Toronto Necropolis

As Toronto expanded northward and westward, the land that Potter’s Field was on became attractive to the property speculators of the day, and pressure grew for the cemetery to be closed and the bodies moved to a different location. In 1850, 15 acres were purchased on land overlooking the Don Valley, east of Sumach, and just to the north of the “plank road” (Winchester Street) which led to a crossing over the Don River. The location was remote from where people lived, yet relatively accessible.

The new cemetery was given the name Toronto Necropolis. The name stems from the Greek word nekropolis, meaning “city of the dead.”

The process of moving bodies from Potter’s Field began later in the decade, after the cemetery was laid out, and continued until 1874. Many of those moved were transported, in consultation with their surviving family members, along with their grave markers to new graves in the Necropolis. However, there were also many remains in Potter’s field which could not be identified, or for which no one took responsibility. Unclaimed bodies were moved either to the Necropolis, or to the just-opened Mount Pleasant Cemetery. As the Globe noted when Mount Pleasant officially opened in 1876, “In a mound here lie the bones of about 3,000 persons which could not be identified. The remains of old and young persons of every Christian denomination, coloured and white people alike, here rest together in one common grave.”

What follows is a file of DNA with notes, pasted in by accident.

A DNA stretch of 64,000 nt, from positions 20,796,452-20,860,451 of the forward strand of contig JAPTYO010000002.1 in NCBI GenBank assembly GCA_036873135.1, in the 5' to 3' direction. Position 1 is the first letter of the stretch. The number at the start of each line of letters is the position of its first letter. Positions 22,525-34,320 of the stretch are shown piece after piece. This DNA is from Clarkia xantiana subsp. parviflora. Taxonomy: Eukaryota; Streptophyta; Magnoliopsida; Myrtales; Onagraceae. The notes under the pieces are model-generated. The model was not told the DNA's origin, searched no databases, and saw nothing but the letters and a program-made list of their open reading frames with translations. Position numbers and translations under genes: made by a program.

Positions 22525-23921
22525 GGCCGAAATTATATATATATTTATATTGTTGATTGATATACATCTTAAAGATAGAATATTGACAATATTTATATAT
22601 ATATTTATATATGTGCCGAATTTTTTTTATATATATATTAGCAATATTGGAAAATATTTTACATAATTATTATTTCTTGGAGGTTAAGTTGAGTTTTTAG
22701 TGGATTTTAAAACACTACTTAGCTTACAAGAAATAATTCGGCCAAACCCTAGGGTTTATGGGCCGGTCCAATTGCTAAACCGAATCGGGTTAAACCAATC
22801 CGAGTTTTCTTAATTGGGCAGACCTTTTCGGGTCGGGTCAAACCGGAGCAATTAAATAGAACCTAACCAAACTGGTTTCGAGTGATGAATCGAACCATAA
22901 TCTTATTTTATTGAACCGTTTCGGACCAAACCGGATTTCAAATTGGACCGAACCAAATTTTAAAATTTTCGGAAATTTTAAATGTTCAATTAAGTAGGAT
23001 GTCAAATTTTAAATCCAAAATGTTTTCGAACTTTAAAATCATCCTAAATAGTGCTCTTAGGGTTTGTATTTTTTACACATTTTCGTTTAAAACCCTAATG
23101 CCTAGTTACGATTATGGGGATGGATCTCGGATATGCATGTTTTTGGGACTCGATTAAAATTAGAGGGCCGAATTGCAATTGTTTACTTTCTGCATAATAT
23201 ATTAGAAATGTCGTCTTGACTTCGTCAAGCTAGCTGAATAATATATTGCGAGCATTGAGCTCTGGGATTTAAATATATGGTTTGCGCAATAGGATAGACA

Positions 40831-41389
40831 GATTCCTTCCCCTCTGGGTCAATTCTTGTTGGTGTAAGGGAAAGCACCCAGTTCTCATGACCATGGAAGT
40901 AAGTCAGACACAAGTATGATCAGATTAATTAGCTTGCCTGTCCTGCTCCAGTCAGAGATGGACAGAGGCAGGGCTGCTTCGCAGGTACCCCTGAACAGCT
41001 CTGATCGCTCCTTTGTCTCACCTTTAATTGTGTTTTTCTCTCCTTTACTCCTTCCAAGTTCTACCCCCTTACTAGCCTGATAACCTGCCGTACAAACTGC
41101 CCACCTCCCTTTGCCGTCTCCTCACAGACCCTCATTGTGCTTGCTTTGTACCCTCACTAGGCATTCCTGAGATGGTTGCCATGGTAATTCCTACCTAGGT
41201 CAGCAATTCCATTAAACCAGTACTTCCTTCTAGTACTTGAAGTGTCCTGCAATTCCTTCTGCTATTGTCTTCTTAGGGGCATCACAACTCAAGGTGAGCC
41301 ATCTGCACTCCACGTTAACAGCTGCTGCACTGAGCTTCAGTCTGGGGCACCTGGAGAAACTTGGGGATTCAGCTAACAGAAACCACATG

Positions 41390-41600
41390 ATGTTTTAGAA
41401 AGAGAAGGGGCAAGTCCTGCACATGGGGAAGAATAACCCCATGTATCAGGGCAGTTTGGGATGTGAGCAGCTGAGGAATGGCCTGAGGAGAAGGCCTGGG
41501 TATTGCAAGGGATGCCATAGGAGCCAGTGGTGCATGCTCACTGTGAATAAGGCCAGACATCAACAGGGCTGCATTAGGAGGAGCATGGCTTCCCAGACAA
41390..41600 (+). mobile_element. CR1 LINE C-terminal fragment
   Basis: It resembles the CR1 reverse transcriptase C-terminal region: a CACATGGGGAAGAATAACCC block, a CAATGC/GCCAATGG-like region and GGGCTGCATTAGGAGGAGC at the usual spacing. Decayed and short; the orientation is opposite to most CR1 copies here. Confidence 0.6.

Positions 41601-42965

When the Toronto Necropolis was laid out, care was taken to preserve the natural character of the setting. The cemetery has also been notable for an abundance of trees and shrubs, which provide habitat for birds, squirrels, and other wildlife. Woodpeckers, chickadees, nuthatches, and robins can been seen and heard year-round, and many other kinds of birds pass through.

For many years, the Riverdale Zoo was located immediately to the south of the Necropolis, and visitors could sometimes hear the howling of wolves and the roar of lions. The zoo closed in the 1970s, to be replaced by the Riverdale Farm, so now a visitor is more likely to hear the sounds of chickens or cows, and the laughter of children, coming from across Winchester Street.

In keeping with its non-sectarian traditions, the Necropolis holds the remains of many Torontonians – more than 50,000 in all – from all walks of life. There are members of the establishment like John Ross Robertson, founder of the Toronto Telegram, and Ralph Day, a mayor of Toronto. George Brown, a prominent politician and founder of the Globe newspaper, is buried here – and so is George Bennett, the employee who shot Brown, and was hanged for his murder.